Every spring I eagerly anticipate my reunion with the high country above my home. Just a few weeks ago the Forest Service finally opened the gates that provide access to the local mountain roads. The snow is mostly gone although above 9,000′ one may on some of the secondary roads still find drifts sufficiently large to resist the summer sun. But their days are numbered.
A few miles up one of these roads I stop at a public campground. I am surprised to find it deserted but the reason is immediately apparent. There are large signs everywhere announcing that marauding bears have closed it and the public is forbidden to enter. Knowing full well that these signs are only posted when the threat is imminent and the danger real, I leave my truck and walk beyond the gate, enjoying the silence but preternaturally alert. I make it only a short distance before the campground host emerges from his trailer. He is apologetic and polite but unyieldingly firm. I note the sidearm he is wearing and surrender to common sense, deciding I’d rather watch birds than be chased and eaten by bears. But the problem is the same the entire length of the canyon – bears, bears, bears, unseen at the moment but lurking all the same, a clear and present danger. The canyon is uncommonly empty, even for a Monday. It is a beautiful morning in a beautiful place but the feeling is oppressed, repressed, depressed.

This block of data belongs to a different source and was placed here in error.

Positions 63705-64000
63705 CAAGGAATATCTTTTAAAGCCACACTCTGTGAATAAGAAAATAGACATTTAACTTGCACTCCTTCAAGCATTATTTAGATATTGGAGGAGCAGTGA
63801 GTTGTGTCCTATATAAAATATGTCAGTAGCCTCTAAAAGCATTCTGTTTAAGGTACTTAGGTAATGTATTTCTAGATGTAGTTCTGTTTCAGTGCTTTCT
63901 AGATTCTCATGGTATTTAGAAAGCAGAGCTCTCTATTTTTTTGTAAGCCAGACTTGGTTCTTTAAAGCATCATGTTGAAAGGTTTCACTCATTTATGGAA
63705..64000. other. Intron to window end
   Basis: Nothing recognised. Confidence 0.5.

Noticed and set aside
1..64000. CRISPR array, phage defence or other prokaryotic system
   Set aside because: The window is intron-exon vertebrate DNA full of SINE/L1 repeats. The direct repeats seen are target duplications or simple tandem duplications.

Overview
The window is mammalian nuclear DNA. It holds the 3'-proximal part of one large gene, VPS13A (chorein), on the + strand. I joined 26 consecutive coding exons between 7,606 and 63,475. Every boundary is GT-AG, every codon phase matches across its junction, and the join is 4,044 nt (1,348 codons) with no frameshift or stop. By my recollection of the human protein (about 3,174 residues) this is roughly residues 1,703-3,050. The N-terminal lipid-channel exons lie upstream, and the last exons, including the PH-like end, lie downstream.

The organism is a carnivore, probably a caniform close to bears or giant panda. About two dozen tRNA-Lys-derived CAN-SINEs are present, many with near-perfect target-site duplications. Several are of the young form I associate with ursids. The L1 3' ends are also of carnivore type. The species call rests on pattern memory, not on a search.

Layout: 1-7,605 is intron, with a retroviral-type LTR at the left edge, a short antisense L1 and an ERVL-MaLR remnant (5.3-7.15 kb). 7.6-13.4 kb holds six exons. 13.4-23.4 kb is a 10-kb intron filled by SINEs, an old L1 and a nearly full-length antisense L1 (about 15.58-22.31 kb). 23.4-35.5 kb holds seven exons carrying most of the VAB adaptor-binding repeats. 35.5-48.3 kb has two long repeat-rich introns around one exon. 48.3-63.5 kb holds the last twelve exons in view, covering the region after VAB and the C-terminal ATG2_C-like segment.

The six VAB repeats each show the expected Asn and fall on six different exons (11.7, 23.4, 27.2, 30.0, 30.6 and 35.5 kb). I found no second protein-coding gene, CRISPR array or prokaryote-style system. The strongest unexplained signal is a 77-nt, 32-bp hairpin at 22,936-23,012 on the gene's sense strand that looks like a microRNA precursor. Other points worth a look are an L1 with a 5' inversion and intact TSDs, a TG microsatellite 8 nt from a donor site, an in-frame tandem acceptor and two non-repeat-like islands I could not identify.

I drive out of the canyon and a few miles later deliberately turn onto a rough road that drops into a narrower, deeper, wilder drainage. There are as many bears in this canyon as in the one I just left but on this road I am free to do as I please. There are no signs to warn me or armed men to protect me. There is no one else traveling this road nor, judging from its condition, have there been many since last fall. I accept the responsibility for my own safety. I choose my stopping points with care and remain alert. And the bird gods respond. A brown creeper aggressively defends a crack in a dead aspen from an enquiring chipmunk, chasing the tiny rodent down the mostly barkless bole as fast as its four little legs can carry it. The hills are alive with the sounds of hammering and I see downy woodpeckers, hairy woodpeckers, red-naped sapsuckers, red-shafted flickers, and American three-toed woodpeckers hard at work. An olive-sided flycatcher calls from the top of a tall spruce. A western wood-pewee mews from an adjacent fir. The flute-like songs of hermit thrushes fill the air, in vivid contrast to the din of tin trumpet sounding red-breasted nuthatches and rasping mountain chickadees. Lincoln’s sparrows call from the willows along the stream and Brewer’s and vesper sparrows reply from the open spaces. A trio of Clark’s nutcrackers chases an American kestrel in a chaotic feathered arc across the azure sky, squawking their dominance, asserting their territorial prerogatives. The sun is hot on my face and aspen leaves dance slowly in the cool breeze. It is a good day not to be eaten by a bear.